The first half dozen comics or so was mostly me just building from the previous comics in a hopefully cohesive fashion and running with it.  By the time we called it quits due to massive lack of foresight in terms of available time with which to dedicate to our hobby (I think somewhere around comic 16), I had taken off with the story and had a pretty serious ammount of story/plot drawn up.  (So much so that I'm actually turning it into a novel)

As far as creating arcs, I'm probably not of much help to you here.  While what I was scripting was arcular in scope; (pretty sure I just made up that word) in a story driven comic, there's no real beginning/end so you have to figure out how to manage interest on a grand scale.

The one off style like PA gives you no end of freedom to do whatever you want, but you have to be seriously funny/interesting/artistic or no one will bother revisiting a comic that has no pull from strip to strip.

I think the biggest thing to understand is how to present your material in an interesting and engaging way.  You can create epic arcs, but each comic has to be strong enough to be interesting on its own.  No one wants to wait 2, 3, however many days you're updating for the next comic if the current one has no meat to it.  You really have to have /something/ happen in each strip that makes it enjoyable all on its own.

I think I'm just rambling now.  Sorry if this was completely useless.  I'll be over here.  In the truck.
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Mollinda

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making my own comic (aka "I'm insane")
« Reply #2 on: 15 Feb 2006, 13:24 »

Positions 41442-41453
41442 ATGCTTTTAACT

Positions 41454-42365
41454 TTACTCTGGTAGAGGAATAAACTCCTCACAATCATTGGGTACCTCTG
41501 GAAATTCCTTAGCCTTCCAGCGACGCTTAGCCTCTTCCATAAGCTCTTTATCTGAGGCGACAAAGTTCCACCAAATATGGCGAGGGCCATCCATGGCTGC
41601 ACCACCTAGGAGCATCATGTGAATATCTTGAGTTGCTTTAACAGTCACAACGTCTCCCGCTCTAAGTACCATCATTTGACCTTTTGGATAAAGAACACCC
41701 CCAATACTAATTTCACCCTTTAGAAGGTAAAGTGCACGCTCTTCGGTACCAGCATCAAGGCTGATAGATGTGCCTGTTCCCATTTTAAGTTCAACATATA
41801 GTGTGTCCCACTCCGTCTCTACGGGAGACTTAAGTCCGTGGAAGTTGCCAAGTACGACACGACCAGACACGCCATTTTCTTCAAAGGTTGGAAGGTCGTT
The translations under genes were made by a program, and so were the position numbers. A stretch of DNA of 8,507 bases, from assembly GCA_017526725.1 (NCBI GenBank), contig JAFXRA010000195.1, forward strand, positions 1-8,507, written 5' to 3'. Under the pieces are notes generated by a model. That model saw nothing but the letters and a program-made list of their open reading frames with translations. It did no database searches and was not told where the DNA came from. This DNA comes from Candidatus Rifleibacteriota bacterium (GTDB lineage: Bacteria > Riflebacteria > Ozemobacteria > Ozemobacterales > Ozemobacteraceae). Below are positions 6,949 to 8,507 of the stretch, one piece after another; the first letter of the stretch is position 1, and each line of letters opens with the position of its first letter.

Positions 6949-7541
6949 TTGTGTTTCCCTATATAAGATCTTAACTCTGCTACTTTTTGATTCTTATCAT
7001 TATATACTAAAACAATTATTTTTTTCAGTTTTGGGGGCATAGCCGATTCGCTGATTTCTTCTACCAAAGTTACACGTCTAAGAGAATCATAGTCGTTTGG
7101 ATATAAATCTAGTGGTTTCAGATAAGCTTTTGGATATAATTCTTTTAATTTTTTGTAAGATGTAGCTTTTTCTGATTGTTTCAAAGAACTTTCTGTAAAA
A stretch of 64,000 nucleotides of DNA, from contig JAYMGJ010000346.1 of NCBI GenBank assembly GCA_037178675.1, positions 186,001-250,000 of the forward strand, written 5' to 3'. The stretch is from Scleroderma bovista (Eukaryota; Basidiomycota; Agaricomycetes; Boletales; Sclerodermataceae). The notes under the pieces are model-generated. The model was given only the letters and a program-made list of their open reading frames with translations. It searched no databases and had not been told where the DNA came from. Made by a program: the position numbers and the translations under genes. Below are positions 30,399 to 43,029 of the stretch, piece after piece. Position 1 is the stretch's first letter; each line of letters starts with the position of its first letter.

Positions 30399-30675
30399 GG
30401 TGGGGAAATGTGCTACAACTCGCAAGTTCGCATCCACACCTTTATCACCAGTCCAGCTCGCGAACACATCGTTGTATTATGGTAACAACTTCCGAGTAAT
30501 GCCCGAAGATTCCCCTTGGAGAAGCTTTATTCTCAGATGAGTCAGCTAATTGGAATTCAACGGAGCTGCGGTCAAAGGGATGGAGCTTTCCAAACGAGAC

Hey! I have been cartooning for about 5 months now, and have actually just set up a site to help new cartoonists (linked in my sig)

My advice, first and foremost, is do what YOU want to - don't try and emulate anyone else's style. One, it's boring. Two, you'll get frustrated.

I personally get bored by long story lines. And if it gets complicated and a new reader wades in halfway through theyve got a huge backlog to read through (which personally, I can never be arsed to do and just abandon the comic)

So my comic has long running themes, but each strip can still stand alone.
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unfnknblvbl

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making my own comic (aka "I'm insane")
« Reply #3 on: 16 Feb 2006, 01:41 »

Well, we've met the cartoonist, and Oh. Your. GOD, he's amazing! Far, far better than we could have hoped for - so much so that now I'm really starting to freak out about our ability to come up with scripts to match such an awesome style - hence, I'm more worried about the best way to write stories than the artwork - that bit's all well & truly sorted.

Anyway, thanks for the thoughts, people.. I'm interested in hearing more from other people as well, so keep 'em coming! :D